A good explanation of how regulation differs from litigation, and how California’s water rights differ from other systems.
Over the last year, various states have introduced subsidies and preferences for different electricity resources that have circumvented the independent system operator (ISO) markets that the Federal Energy Regulatory Commission (FERC) approved in the 1990s. FERC’s intent was that hourly markets would provide all of the price signals needed to induce appropriate investment. As we’ve found out in California, that hasn’t worked out that way. These markets have difficulty conveying the full price information for all services (in part because many utility-owned generators are subsidized through state rate of return regulation) and the environmental and technological benefits that may be difficult to monetize in an hourly price.
FERC has challenged some of these new rules, and both won and lost in the courts. Now the market monitor in the biggest market in the U.S. that covers the Northeast and Midwest is joining the fight. If the market monitor wins, this will raise the salient question of whether FERC needs to rethink its policy, or will states begin to withdraw from the ISOs to pursue their own policy goals?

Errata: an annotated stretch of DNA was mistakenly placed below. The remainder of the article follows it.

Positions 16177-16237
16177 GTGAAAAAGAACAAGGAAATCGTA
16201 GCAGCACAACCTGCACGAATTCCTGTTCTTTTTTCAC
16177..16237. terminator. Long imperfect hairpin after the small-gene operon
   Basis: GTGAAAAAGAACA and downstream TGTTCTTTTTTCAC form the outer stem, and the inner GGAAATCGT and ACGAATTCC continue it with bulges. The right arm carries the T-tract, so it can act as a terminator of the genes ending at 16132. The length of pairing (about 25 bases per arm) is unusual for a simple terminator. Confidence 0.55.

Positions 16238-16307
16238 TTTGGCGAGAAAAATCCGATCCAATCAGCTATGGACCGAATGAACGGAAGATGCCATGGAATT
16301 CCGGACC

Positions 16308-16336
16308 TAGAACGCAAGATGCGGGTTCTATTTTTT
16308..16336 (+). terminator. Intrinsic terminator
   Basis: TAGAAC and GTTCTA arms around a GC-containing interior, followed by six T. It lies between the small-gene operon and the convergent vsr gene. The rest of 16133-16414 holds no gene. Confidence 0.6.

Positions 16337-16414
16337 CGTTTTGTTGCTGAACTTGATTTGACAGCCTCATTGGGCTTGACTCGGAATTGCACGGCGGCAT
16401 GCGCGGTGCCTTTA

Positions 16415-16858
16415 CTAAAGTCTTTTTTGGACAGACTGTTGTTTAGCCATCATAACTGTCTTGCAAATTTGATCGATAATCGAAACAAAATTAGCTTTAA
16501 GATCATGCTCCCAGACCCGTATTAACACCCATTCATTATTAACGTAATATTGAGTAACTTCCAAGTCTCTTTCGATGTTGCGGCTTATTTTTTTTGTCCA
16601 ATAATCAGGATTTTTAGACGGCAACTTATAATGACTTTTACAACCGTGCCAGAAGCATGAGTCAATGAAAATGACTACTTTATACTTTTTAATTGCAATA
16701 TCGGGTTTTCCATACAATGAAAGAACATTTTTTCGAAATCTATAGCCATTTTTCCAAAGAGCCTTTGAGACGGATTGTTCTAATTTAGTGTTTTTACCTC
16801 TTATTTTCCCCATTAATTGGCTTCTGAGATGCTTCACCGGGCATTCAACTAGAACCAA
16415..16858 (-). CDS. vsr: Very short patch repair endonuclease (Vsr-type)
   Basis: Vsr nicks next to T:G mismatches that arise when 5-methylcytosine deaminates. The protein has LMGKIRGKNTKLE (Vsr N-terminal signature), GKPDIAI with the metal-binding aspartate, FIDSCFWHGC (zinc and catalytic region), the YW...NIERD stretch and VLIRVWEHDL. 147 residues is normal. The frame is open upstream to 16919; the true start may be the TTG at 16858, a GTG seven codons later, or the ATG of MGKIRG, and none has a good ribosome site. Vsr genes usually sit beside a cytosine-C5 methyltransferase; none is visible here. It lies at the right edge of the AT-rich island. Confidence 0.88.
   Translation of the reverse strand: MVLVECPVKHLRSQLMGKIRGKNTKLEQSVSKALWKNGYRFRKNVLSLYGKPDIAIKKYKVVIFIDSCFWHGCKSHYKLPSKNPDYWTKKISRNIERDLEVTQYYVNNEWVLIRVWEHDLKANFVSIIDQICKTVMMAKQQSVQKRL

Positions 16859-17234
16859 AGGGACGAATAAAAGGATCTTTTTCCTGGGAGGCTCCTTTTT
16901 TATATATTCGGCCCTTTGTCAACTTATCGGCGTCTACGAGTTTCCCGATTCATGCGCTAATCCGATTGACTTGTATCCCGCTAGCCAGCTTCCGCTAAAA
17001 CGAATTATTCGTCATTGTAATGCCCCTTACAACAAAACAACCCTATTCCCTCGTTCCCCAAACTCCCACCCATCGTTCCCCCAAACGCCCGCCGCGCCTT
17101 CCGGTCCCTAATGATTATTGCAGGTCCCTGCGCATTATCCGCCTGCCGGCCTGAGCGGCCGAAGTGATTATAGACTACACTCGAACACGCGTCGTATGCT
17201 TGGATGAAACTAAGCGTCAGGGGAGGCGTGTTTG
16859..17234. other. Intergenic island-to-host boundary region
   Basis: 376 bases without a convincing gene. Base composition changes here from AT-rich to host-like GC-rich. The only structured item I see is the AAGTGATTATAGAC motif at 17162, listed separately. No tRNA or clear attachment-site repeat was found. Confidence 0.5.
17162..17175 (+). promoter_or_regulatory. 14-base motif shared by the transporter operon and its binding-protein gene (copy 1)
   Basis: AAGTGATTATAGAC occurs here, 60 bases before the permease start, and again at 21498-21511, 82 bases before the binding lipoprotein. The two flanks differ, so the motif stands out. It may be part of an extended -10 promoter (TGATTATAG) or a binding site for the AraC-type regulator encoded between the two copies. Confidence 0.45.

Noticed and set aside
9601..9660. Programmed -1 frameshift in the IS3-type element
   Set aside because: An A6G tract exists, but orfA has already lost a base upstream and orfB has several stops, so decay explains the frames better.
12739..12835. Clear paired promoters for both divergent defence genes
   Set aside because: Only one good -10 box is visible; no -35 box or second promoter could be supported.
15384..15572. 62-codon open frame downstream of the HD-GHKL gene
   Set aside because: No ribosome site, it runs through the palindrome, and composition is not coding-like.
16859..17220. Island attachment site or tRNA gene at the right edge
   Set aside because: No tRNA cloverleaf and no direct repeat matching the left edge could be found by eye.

PJM market monitor opposes Illinois nuclear subsidies | Utility Dive
The market monitor argues the state’s subsidies “unlawfully intruded” on FERC’s authority over wholesale interstate electricity sales.
We just looked at the frequency of different water conditions over the last 15, 35 and 110 years. Over the longer period, wet, “normal” or average, and dry years have occurred in about equal shares, at about one-third each. But over the last 35 years dry conditions have occurred in about half of the years. Over the last 15 years, wet conditions have declined to less than 20% of the years.
We’re also working with Sustainable Conservation on a program that will incentivize growers to use diverted floodwaters to recharge groundwater aquifers below their fields.
California is likely to see more extreme floods and drought with climate change, but the state’s water infrastructure may not be ready.
Competition from cheap natural gas generation is again the reason behind the second major coal closure announcement in a month.
By Richard McCann
Why are we not using Davis’ wealth of human capital to our advantage? Why don’t we assign, and even hire or retain, these individuals to prepare these analyses for commission review?